Here I’m getting into Rant territory again. Perhaps because the current abundance of self-published fiction includes quite a lot of naive, or unpolished, or — to be quite frank — “bad” writing, some people have decided that all self-published writers are childish, self-indulgent seekers of adulation, brainlessly inflicting half-baked textual travesties on the overburdened reading public. They need to be whipped into shape by Editors.
Like all sweeping condemnations, this bugs me. Which is why I’m writing this.
Back to that “fool for a client” remark. I disagree with that 100%. I think anyone who wants to call themselves a writer should also know how to edit. It’s part of the package.
Another thing to keep in mind is that independent, self-published authors are just that — independent. Unlike editors who work for publishing houses, they are not obliged to create a marketable “product” that will show a return on investment in a limited time. The self-published writer decides how much of their time and treasure they are going to invest in their work, and what constitutes success. Options for editing include critique groups, beta readers and endless rewriting.
In the end, what is the worst consequence of publishing a flawed, unpopular or obscure piece of writing? If it’s an e-book, it will cost the reader no more than a few dollars (less than $5 in many cases) and however much time they are prepared to spend reading until they decide a book isn’t for them. That happens all the time with traditionally published books — even so-called “best-sellers” — bought for considerably more money. And at least an unwanted ebook can be disposed of with the push of a button. It won’t be cluttering up anyone’s shelf or taking up space in the landfill.
This post is overdue as it was promised for January! Sorry for the delay. Better late than never. And today’s my birthday, so even better!
The Crux Anthology has now been in print for about three months, and thanks to some generous book buyers the anthology was sold in ebook fifty times and in print another twenty due to presales in November through sales to the end of December 2018!
Between ebooks and print books sold during that time-frame, it equated to $83.00 (I rounded up to the nearest dollar) USD profit.
I’m a sucker (the best kind) for helping a worthy cause, which I think we can all agree that helping children in need is worthy, so I rounded the donation up to $100 for Compassion International’s Where Most Needed Fund.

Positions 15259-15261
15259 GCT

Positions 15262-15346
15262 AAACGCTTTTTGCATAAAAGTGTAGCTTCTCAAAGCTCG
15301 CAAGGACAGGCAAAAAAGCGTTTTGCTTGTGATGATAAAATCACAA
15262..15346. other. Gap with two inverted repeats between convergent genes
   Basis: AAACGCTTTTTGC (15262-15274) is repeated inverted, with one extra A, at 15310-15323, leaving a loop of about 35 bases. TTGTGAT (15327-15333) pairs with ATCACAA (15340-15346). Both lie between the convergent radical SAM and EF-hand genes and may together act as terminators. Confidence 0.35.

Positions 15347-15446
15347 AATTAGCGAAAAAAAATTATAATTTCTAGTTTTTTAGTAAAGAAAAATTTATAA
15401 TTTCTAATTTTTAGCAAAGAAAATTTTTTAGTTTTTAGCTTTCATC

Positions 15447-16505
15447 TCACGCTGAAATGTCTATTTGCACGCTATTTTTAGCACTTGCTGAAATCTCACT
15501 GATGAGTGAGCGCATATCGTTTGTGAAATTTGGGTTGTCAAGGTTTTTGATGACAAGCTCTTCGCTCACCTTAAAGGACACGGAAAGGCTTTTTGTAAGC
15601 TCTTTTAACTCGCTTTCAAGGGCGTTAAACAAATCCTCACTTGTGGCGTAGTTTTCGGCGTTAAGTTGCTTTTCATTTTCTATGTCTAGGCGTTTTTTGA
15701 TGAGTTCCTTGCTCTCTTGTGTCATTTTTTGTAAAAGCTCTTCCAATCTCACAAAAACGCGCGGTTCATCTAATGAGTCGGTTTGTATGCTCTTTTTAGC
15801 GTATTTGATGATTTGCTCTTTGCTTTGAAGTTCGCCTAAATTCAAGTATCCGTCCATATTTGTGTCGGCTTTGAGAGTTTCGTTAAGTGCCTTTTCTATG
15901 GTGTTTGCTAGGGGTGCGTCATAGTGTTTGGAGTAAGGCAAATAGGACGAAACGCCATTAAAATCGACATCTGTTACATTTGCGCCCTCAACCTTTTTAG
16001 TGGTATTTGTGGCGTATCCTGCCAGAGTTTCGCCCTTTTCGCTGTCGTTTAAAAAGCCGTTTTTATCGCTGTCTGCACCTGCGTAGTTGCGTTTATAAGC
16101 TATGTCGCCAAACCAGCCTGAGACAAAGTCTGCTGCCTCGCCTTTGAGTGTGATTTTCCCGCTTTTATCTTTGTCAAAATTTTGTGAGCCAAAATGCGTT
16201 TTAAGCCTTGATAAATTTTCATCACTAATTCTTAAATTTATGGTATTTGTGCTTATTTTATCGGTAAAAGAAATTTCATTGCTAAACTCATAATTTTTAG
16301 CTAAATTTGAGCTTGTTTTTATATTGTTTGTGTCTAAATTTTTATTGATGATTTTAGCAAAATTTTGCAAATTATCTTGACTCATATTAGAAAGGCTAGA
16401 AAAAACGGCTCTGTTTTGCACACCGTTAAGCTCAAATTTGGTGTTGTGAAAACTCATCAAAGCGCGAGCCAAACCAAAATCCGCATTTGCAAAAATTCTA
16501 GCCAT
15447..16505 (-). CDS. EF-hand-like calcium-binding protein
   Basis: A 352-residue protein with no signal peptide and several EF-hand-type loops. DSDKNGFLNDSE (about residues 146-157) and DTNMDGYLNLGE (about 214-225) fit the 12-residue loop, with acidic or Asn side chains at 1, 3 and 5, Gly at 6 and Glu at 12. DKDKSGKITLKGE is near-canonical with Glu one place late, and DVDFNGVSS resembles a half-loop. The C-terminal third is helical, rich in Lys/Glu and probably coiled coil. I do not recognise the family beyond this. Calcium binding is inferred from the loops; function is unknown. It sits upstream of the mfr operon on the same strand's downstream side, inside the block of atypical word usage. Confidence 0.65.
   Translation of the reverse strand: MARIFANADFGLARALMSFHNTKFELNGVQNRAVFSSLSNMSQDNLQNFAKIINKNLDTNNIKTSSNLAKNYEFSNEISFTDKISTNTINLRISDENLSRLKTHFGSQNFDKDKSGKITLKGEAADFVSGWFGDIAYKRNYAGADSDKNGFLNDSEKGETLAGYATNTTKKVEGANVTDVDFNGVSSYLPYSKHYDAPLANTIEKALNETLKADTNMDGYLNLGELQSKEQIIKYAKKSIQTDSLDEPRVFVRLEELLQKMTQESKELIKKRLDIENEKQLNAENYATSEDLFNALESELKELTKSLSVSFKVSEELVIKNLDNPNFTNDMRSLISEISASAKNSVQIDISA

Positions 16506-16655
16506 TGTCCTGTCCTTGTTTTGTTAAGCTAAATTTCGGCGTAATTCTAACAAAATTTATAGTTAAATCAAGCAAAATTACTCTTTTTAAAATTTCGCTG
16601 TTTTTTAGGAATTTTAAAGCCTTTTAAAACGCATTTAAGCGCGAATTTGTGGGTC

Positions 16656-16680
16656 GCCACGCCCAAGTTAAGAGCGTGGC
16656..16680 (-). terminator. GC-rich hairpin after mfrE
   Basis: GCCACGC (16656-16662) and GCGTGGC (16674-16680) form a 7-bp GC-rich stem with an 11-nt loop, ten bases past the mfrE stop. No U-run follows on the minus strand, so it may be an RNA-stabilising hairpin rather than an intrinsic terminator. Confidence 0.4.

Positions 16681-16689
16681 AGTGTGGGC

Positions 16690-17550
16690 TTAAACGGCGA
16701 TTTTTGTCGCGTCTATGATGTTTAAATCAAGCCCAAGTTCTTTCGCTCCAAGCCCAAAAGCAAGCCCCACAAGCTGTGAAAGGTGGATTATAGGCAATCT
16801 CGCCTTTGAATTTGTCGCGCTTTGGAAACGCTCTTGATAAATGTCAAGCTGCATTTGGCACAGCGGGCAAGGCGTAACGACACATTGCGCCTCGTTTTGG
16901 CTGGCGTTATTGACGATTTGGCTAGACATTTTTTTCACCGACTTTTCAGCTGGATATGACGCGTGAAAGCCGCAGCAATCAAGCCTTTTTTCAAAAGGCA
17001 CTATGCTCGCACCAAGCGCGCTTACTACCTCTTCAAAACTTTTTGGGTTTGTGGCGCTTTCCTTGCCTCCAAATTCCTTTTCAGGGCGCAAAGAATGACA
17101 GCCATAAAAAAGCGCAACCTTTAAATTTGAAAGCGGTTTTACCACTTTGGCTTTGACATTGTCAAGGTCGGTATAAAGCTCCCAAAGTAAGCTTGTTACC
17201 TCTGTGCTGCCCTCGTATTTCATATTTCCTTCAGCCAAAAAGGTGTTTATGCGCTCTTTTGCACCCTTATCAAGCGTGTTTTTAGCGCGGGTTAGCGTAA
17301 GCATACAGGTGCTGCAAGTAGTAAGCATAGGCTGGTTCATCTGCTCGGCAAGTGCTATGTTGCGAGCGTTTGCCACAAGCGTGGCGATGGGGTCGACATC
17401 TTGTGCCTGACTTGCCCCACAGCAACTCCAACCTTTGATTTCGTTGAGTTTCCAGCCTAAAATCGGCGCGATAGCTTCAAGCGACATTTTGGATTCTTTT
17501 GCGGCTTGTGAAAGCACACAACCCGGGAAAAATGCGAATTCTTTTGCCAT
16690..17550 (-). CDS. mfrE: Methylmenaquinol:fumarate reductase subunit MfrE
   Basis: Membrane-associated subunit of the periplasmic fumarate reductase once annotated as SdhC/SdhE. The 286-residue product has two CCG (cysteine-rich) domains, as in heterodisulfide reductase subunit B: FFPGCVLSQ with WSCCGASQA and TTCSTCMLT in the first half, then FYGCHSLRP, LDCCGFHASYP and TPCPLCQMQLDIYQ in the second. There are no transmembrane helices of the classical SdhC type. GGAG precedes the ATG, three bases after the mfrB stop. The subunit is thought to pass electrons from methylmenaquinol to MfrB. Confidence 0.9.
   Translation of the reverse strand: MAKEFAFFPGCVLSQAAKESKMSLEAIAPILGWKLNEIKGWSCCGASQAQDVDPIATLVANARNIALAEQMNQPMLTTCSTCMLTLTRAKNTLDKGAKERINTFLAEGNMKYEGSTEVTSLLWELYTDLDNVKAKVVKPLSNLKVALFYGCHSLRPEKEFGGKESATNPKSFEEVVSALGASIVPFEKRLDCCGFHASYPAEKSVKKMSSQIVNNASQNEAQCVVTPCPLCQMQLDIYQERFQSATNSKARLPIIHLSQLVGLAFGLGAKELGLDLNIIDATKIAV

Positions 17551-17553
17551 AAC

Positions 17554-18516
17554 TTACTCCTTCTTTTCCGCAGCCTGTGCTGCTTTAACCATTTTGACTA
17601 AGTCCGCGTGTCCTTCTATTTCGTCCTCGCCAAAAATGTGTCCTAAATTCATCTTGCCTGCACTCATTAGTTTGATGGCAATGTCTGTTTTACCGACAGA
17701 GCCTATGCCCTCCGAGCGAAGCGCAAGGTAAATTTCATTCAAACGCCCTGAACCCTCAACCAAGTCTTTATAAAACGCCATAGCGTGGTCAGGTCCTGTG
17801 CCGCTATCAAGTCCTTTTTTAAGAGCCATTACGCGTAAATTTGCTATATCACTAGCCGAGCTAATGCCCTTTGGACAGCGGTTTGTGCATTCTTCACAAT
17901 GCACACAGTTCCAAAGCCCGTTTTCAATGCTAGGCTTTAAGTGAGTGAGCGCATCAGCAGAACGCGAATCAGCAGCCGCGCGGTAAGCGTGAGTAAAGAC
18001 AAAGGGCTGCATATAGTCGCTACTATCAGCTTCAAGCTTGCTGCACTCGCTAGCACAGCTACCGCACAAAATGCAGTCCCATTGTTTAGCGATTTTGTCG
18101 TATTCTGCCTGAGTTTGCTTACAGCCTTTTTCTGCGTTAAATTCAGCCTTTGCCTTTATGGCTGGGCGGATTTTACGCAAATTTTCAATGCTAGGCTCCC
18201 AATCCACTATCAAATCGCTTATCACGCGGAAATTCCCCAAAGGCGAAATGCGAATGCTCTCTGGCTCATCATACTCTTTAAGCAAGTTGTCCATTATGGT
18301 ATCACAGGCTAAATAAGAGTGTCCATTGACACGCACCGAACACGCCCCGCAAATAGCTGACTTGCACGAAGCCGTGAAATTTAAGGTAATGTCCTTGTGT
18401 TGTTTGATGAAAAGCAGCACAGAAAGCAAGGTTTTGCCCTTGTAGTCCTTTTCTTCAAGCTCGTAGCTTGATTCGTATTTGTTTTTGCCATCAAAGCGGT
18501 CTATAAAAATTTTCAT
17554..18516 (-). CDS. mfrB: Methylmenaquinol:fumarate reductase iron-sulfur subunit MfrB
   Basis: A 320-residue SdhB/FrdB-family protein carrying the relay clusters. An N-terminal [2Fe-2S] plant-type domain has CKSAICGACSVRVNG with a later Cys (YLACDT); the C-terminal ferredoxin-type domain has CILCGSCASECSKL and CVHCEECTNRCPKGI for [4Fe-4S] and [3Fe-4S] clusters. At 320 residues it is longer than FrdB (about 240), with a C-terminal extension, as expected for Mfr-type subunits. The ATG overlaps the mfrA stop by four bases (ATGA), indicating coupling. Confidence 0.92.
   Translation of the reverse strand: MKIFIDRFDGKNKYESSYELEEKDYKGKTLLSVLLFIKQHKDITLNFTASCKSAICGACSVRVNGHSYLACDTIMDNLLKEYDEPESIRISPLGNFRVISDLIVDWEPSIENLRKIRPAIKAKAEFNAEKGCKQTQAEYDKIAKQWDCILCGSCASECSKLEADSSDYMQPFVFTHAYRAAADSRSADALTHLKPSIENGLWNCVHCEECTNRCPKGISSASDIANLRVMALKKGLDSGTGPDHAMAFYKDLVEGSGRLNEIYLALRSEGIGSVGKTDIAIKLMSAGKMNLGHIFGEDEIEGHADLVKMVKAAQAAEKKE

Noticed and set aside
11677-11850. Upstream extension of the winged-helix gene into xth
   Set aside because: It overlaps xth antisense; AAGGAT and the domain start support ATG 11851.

This donation is completely due to the generosity of those who’ve bought the book and our fabulous authors!
Some say ebooks are immortal. That’s one of the wonderful things about them. Self-pubbed authors don’t have to worry that their publisher will decide to take their books out of print, to be remaindered and (gulp) pulped. Books going “OP” is just a quaint remnant of the bad old trad-pub-or-nothing era. Now, ebooks and POD print books exist as files on servers, not paper volumes produced by a complicated process involving heavy machinery. Books now can remain in “print” and available to readers forever.
That’s great, but what about the books no one wants, no one reads, no one even looks at? There they sit, unvisited clumps of electronic blips, not dead but not alive either. Unlike print books, they can’t even be used as decor or carved up into paper sculptures. In some cases, even their authors have abandoned them, giving up on whatever hopes they had as self-published authors. Those books are immortal, but effectively dead.
Books need brains, the brains of readers to take in their words, to engage with their narratives, to visualize the stories they embody. To think about their meanings, and to talk about them with others.
It’s sad to think that a portion of the enormous output of self-published authors in the last decade may languish undiscovered and unwanted. Millions of new books are born every year. How many of them will end up as zombies? More to the point, must it be this way? Do some books just deserve obscurity? How can we as authors ensure that our book babies live on in the minds of readers, rather than shambling into virtual graveyards?
Images courtesy of Pixabay; “digital brain” image by A. Driscoll using Canva, with elements from Pixabay and Canva.
The Irascible Indie is back! She’s emerged from her dark and dusty corner (coughing and sneezing), insisting she must opine on that perpetual bugbear: MARKETING
I’ve just reread four blog posts from 2015, written by my grumpy alter ego, the Irascible Indie. They are mild rants about various aspects of being a self-published (aka “indie”) author. I was actually quite impressed with how well-written readable they are. Anyone who’s interested can find them here:
And now, here are the Irascible One’s views on marketing…
Not a day passes without at least one blog post popping into my reader about marketing — lists of tips and tricks, how-to articles, and stern warnings that failure to market means failure as an author. Marketing is the bitter pill you must swallow after the thrill of pressing the “publish” button.